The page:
17 May 2017

In our mission to explore and promote the importance of a mutually beneficial relationship between citizens and the environment in delivering Wales’ Well-being Goals, Catherine Miller, Environet Manager visits participants of CAIS’s Seeds2Grow project - to see how nature and horticultural activities can serve as an effective form of therapy in combating stress, depression and worklessness.

At the side of the River Clwyd in St. Asaph, hidden away there is a quiet space brimming with horticultural activity. At a small farmland site people are taking advantage of the quiet surroundings to spend time outdoors growing vegetables and taking in what nature has to offer.

The activity is part of the Seeds 2 Grow project, which is run by CAIS and funded by the ESF programme - Active Inclusion
CAIS work to help people improve their physical and emotional wellbeing to lead happier and healthier lives. Their Seeds2Grow project enables people with work limiting health conditions, such as low self esteem or issues with alcohol, to come along to the farm and work on the land. Working on the land and building interest in horticulture, whilst gaining skills and a qualification in land based activities,has proved priceless for many of the people engaged in the seeds 2 grow project.

Kay Ribbons-Steen is the Project Manager for the Seeds 2 Grow project and spends time at the farm with engaged participants, she is a former countryside warden with a passion for the outdoors. Kay helps teach participants the basics in horticulture from growing vegetables to maintaining a wildlife pond. She tells me 'the participants very often come along to the farm reluctantly, unsure of what to expect but more often than not are soon taken in by the peace and tranquillity of the place and see it as a bit of an escape from the day to day norm'. Kay goes on to explain about one participant in particular that had never spent much time outdoors and was surprised to learn that the tiny black tadpoles in the pond would soon become frogs - 'This lady was from a hard to engage background, she took some persuading that the farm may be a place where she would like to spend time.

Project Participant with seeds being grown in the farm's poly-tunnelCAIS Blog (2)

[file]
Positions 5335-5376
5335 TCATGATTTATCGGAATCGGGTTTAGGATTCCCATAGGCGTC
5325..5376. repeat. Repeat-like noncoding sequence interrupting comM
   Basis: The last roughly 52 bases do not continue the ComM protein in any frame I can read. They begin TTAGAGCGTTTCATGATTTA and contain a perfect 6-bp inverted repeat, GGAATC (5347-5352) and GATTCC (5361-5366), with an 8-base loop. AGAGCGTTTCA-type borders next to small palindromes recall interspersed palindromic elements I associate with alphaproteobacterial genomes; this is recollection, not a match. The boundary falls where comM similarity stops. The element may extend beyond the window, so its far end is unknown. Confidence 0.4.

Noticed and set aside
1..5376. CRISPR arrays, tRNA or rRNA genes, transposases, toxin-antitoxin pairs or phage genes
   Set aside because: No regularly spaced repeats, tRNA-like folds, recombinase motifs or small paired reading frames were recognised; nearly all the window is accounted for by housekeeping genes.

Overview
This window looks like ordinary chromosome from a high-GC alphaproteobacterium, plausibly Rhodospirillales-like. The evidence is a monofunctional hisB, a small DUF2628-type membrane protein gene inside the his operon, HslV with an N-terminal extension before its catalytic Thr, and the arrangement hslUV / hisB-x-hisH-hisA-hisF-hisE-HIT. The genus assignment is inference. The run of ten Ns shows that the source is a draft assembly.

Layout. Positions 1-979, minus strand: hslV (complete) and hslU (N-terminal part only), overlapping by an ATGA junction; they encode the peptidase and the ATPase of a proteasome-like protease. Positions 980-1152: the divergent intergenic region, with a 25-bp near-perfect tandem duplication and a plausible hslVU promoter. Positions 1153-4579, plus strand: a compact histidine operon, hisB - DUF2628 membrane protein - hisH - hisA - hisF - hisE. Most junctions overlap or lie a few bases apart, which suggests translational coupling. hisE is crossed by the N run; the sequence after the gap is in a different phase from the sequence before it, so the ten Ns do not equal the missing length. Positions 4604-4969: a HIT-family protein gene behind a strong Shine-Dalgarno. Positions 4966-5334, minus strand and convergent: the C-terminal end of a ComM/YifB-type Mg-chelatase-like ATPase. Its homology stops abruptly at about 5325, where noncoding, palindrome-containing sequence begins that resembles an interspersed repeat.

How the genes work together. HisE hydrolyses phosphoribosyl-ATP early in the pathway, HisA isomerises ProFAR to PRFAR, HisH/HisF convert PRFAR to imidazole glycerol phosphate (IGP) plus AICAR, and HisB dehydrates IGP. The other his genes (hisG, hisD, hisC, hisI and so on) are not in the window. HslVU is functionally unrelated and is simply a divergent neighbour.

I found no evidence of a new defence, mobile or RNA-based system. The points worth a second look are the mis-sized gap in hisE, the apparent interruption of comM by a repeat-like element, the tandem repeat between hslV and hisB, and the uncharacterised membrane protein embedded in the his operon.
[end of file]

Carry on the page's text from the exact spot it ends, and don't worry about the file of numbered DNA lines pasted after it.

Once there she gradually opened up to the idea and has since spent time learning the basics of horticulture with other participants. The change in her perception of nature and its value is fantastic to see, it has definitely helped with her approach to looking for a job and her general state of mind'.

The enthusiasm displayed by the people down at the farm is testament to the direct link between nature and well-being. The people engaged on CAIS's farm project have all come from hard to reach backgrounds with work limiting health conditions that can act as complete barriers to traditional engagement; but thanks to the Active Inclusion Fund and CAIS they are now engaged, socialising and learning new skills - which is an invaluable opportunity.

CAIS offer job hunting support to all of their participants - job searches, CV writing and qualifications are achieved. The difference here is that they are nowhere near a traditional classroom setting, which is very often a big deterrent for people who have been out of employment and training for a while.  What may seem like a small step to some people can very often be a huge step for someone who has become largely disengaged from society. In recognition of the practical demonstration of how working outdoors is helping people's well-being, Kay adds 'Many of the participants of the project have been out of work for a long time and spent their days largely indoors with little social interaction or inclination to look for training and employment. Being outdoors and doing activities in peaceful surroundings has a therapeutic and re-energising effect on people's outlook and motivation.'

All done for the day - Peaceful surroundings at the CAIS Farm, St. Asaph, Denbighshire
CAIS Blog 3

The CAIS farm environment and the achievements made by the enthused participants demonstrate the positive impact of nature and the outdoors in helping people to open up, overcome their barriers and takes steps towards sustained employment and very importantly - an increased level of well-being.

Active Inclusion funding is available throughout Wales; find out more on WCVA's website at /funding/wcva-funding/active-inclusion-fund

Find out more about how we can invest in nature to improve environmental sustainability and improve the well-being of communities with Environet's new resources, now available for download from at /what-we-do/environet-cymru/ms4n/doing-your-bit-for-a-resilient-wales

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